Saint John Paul II's teaching in Theology of the Body is important to our family. It is so powerful because it gives a depth and dimension to human sexuality that goes beyond prohibitions or merely negative interpretations. It is an anthropology that sheds light on the very core of our identity as human beings, showing the beauty of God's design for us as male and female. Theology of the Body has been helpful in strengthening our marriage, and we plan to use it in guiding our children to a healthy and mature understanding of the human person, human sexuality, and our identity as children of God in what is otherwise a very confusing world. 

 

Do you have a written or unwritten mission for your family?

It's not something we've defined on paper, but we hope to witness to the joy of family life – to the fact that children are not a curse and that every life is a gift. We also hope to witness to the beauty of free, total, faithful, and fruitful love in our marriage in a world that is increasingly giving up on it. Ultimately, heaven is a perfect communion of love, a family that lasts forever. So demonstrating that communion of love here and now, in the concrete, daily acts of family life, can be a powerful witness to the Gospel. 

 

What is your family's favorite Catholic tradition or celebration?

It's so hard to pick just one! We love celebrating the cycle of the liturgical year. However, the kids do especially love Candlemas/the Feast of the Purification. My wife makes crepes, which are delicious by the way, and we gather every candle we can find in the house. We then light all the candles on the kitchen table at once. It makes for a beautiful scene. We read a few prayers and then dive into our crepes. This year, we also helped the kids make beeswax candles as a Candlemas craft, and they loved it. It is a joyful celebration for all! 

 

What are some of your DOs and DON’Ts when it comes to technology and media?

We keep pretty strict limits on technology in our home. Our kids are not allowed on tablets or cellphones. They usually watch an hour or two of TV on the weekends, and we also make exceptions on days when it's too cold or wet to play outside. But as a rule, we try to keep media a treat. Not only is this good for their intellectual and imaginative development, it also minimizes some of the dangers inherent in technology, such as early exposure to pornography. Tragically, the average age of first exposure is now 8 years old, and in many cases younger. Many parents don't realize the dangers, but they are real. We take it seriously. Of course, the best method of prevention is constructive conversations early about God's plan for sexuality, but nevertheless, it is also prudent to be cautious with what access our kids have at a young age. When they get older and are more responsible, we will certainly give them more freedom.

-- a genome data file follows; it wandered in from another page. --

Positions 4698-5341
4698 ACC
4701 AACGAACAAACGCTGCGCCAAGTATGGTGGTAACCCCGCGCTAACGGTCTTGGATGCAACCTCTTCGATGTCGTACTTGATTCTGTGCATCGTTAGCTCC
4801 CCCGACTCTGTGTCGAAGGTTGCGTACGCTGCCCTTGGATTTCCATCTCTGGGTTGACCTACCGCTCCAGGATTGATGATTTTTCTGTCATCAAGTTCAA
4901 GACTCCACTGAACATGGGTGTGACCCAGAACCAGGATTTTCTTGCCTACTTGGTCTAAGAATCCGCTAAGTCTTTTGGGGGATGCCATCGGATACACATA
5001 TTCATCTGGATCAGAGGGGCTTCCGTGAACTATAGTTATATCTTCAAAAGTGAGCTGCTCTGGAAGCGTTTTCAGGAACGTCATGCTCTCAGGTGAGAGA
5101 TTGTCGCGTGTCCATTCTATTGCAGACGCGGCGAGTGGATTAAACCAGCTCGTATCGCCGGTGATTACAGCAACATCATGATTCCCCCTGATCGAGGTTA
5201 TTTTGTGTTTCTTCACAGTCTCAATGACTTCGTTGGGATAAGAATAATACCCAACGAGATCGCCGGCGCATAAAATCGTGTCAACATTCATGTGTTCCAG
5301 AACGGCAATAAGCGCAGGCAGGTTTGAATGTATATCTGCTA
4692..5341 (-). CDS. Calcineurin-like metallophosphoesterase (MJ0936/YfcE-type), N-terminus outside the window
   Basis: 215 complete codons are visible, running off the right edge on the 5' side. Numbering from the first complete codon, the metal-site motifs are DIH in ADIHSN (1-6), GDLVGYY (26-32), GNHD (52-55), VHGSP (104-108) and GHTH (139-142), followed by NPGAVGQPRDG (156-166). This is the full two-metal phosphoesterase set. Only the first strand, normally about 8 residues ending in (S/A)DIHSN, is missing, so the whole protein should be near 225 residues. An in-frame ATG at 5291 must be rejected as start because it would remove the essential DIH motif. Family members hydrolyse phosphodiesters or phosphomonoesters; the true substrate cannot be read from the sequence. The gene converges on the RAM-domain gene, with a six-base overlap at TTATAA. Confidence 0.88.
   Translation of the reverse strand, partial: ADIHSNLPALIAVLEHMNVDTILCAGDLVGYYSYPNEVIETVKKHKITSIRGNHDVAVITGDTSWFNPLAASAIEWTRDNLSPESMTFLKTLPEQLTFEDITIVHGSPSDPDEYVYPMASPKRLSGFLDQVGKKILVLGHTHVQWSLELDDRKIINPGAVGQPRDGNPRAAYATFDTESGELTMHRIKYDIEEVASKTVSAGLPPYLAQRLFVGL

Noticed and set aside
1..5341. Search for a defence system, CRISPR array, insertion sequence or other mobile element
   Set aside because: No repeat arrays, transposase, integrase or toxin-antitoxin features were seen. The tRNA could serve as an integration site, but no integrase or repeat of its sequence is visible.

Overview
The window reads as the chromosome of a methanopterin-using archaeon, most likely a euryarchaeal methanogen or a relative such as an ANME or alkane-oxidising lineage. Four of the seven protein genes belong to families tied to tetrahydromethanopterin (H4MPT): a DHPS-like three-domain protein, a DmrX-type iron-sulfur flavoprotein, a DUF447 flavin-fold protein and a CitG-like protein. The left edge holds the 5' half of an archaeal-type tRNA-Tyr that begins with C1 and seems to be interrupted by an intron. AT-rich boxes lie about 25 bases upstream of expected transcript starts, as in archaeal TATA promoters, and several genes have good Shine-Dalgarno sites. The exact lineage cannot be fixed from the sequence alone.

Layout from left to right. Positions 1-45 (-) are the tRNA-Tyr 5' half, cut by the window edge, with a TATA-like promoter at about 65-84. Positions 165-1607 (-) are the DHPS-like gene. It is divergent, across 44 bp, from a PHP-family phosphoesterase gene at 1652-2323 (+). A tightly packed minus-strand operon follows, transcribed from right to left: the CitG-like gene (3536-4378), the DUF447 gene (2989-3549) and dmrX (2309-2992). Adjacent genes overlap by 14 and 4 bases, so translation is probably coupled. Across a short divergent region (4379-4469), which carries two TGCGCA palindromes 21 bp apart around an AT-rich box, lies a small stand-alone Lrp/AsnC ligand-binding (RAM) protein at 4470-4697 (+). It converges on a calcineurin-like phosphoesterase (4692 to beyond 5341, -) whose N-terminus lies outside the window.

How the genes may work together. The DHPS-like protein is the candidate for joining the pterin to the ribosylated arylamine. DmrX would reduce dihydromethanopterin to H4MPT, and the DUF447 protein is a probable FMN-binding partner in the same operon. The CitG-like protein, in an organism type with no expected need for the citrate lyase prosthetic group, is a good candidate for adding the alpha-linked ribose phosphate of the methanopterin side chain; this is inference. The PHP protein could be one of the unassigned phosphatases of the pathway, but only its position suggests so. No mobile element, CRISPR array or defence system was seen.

Can you share a word of wisdom that has been particularly beneficial to you in your Catholic family life?

Parenting is a difficult job. It's so easy to make mistakes, and it can be a bit overwhelming at times trying to meet everyone's needs. That said, the one thing we hope our kids know, despite all our failings, is that we love them. We want them to know that they are each precious to us, and that we value their unique gifts. I truly believe that you can make a lot of mistakes as a parent, but if your kids know fundamentally that they were loved no matter what as a beloved son or daughter, they will be all right. Children learn what God's love looks like through the love we show them. Even if I fail at everything else, if my kids can say, "My dad loves me the way God loves me," then I will still be a success.